Sharp Shinned Hawk
The sharp shinned hawk (Accipiter striatus), also called Gavilan pajarero (Spanish) and Epervier brun (French), is the small hawk originated from Hispaniola. They are the smallest among the 3 kinds of North American Accipiters. The female raptors are bigger than the male. These birds frequent domestic backyards in urban areas during winter and burst out from bushes to snatch small birds off the branch.
Table of Contents
Sharp Shinned Hawk Scientific Classification
Table Of Content
Table of Contents
Sharp Shinned Hawk
Size: Height of sharp shin hawks varies significantly. A male sharp shin hawk measures about 9.1-11.8 inches (23-30cm) in length. Its wingspan is about 17-23 inches (42-58cm). The female sharp-shinned hawk measures about 11-15 inches (29-37cm) in length. It has the wingspan of about 23-27 inches (58-68cm).
Weight: These hawks usually weigh around 87-218 g (3.1-7.7 oz). Since these female Accipiters are bigger, they have a 50 percent weight advantage over the males.
Feathers and Color: The birds have a “hooded” appearance since the feathers at the back of their neck and on the crown are dark. The adults have slaty blue-gray hue above. On the breast, they have straight, narrow red-orange bars. The juvenile sharp shinned hawk is predominantly brownish and has coarse vertical marks on top of white underparts.
Tail: These hawks have tails with prominent corners with a square, narrow white tip. The external tail feathers are typically the largest.
Beak: Their hooked beaks are well suited for tearing flesh of its prey.
Feet: These hawks have yellow feet and legs. The legs are pencil-like and thin which make them look long.
Eyes: The eye color of sharp shins is generally deep red with yellow borders.
The southern population of sharp shinned hawk is sometimes categorized into three different species – the rufous-thighed hawk (A. erythronemius), plain-breasted hawk (A. ventralis), and white-breasted hawk (A. chionogaster). The species as a whole can also be classified into the following subspecies:
- Accipiter striatus ventralis
- Accipiter striatus venator
- Accipiter striatus velox
- Accipiter striatus suttoni
- Accipiter striatus striatus
- Accipiter striatus perobscurus
- Accipiter striatus madrensis
- Accipiter striatus fringilloides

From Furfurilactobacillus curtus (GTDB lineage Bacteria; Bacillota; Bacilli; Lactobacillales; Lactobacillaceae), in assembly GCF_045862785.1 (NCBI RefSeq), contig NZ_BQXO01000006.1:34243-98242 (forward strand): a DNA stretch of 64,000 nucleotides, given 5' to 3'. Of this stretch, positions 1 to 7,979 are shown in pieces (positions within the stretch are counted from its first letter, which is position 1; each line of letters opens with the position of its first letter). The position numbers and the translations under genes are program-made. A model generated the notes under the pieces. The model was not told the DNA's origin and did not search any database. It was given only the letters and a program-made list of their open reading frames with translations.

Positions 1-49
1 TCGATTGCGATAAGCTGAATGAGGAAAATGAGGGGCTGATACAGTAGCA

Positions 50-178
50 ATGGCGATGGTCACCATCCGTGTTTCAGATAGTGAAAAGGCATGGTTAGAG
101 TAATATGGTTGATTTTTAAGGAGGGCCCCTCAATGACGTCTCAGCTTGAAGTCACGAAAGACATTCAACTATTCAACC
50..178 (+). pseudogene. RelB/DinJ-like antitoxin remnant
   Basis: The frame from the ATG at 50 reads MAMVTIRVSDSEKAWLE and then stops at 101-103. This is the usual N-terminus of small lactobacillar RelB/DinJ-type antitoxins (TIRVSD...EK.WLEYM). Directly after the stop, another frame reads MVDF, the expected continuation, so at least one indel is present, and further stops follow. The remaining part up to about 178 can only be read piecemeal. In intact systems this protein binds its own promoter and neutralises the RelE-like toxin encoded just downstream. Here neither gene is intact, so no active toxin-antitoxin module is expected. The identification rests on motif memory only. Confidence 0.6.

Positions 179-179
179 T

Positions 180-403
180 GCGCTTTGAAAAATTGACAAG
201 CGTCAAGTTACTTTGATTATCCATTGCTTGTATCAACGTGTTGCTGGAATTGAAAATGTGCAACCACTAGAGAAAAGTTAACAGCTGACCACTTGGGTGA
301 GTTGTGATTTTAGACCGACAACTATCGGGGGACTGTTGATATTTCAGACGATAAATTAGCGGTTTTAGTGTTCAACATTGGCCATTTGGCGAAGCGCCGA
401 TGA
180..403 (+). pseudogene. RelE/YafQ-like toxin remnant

- Accipiter striatus erythronemius
- Accipiter striatus chionogaster
These hawks inhabit various kinds of forests and woodlands dominated by broad-leaved trees (such as oaks) and conifers. The temperate forests include the biggest populations of these hawks and during winter, they migrate farther south. The subspecies ventralis, chionogaster, madrensis, and suttoni are generally found in temperate or upper tropical highlands at altitudes of 980 ft to 9840 ft. However, the rufous-thighed hawk or A. s. erythronemius occurs in the subtropical and tropical regions.
They are quite widespread in the Greater Antilles, South America, Central America, and North America. The A. s. striatus occurs in North America, including the forested areas of Canada and USA. The resident populations are found in temperate regions of Puerto Rico, Hispaniola, Cuba, Mexico, Canada, and the US. The white-breasted hawk is found in highlands that include Nicaragua, El Salvador, Guatemala, Honduras, and southern Mexico. Plain-breasted hawks are found in central Bolivia, Peru, Ecuador, Colombia, western Venezuela, and in coastal mountains of Colombia and northern Venezuela. Rufous-thighed hawk predominantly occurs in southern and eastern Brazil, southeastern Bolivia, northeastern Argentina, Paraguay, and Uruguay.
These hawks can migrate over long-distances; however, the populations in Western mountains and the Appalachians may stay there year-round. The birds that breed in Canada and the northern U.S. usually leave their breeding place and migrate to southern Central America or winter in continental United States.